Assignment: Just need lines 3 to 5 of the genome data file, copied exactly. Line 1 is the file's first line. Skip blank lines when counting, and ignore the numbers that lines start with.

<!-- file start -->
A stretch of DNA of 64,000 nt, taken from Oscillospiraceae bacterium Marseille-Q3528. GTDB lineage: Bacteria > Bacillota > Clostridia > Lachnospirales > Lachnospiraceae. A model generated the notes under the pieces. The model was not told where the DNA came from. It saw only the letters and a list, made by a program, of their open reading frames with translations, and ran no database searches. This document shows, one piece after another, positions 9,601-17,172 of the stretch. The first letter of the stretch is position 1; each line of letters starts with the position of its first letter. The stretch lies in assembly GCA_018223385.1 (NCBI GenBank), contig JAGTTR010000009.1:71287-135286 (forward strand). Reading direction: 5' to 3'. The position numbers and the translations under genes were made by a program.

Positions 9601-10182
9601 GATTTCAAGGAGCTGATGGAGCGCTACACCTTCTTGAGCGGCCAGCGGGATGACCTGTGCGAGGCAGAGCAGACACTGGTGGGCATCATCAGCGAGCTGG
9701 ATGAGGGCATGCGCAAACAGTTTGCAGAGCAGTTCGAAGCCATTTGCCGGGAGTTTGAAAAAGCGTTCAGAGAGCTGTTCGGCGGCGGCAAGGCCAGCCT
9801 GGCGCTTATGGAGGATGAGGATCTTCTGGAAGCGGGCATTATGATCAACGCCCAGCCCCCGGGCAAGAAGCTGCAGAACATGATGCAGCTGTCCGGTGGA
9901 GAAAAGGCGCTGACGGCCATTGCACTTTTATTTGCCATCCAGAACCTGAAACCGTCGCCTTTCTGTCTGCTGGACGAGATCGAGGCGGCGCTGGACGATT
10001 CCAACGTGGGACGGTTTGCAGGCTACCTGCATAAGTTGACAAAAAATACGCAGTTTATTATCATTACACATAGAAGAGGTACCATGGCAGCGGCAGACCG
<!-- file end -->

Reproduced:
9601 GATTTCAAGGAGCTGATGGAGCGCTACACCTTCTTGAGCGGCCAGCGGGATGACCTGTGCGAGGCAGAGCAGACACTGGTGGGCATCATCAGCGAGCTGG
9701 ATGAGGGCATGCGCAAACAGTTTGCAGAGCAGTTCGAAGCCATTTGCCGGGAGTTTGAAAAAGCGTTCAGAGAGCTGTTCGGCGGCGGCAAGGCCAGCCT
9801 GGCGCTTATGGAGGATGAGGATCTTCTGGAAGCGGGCATTATGATCAACGCCCAGCCCCCGGGCAAGAAGCTGCAGAACATGATGCAGCTGTCCGGTGGA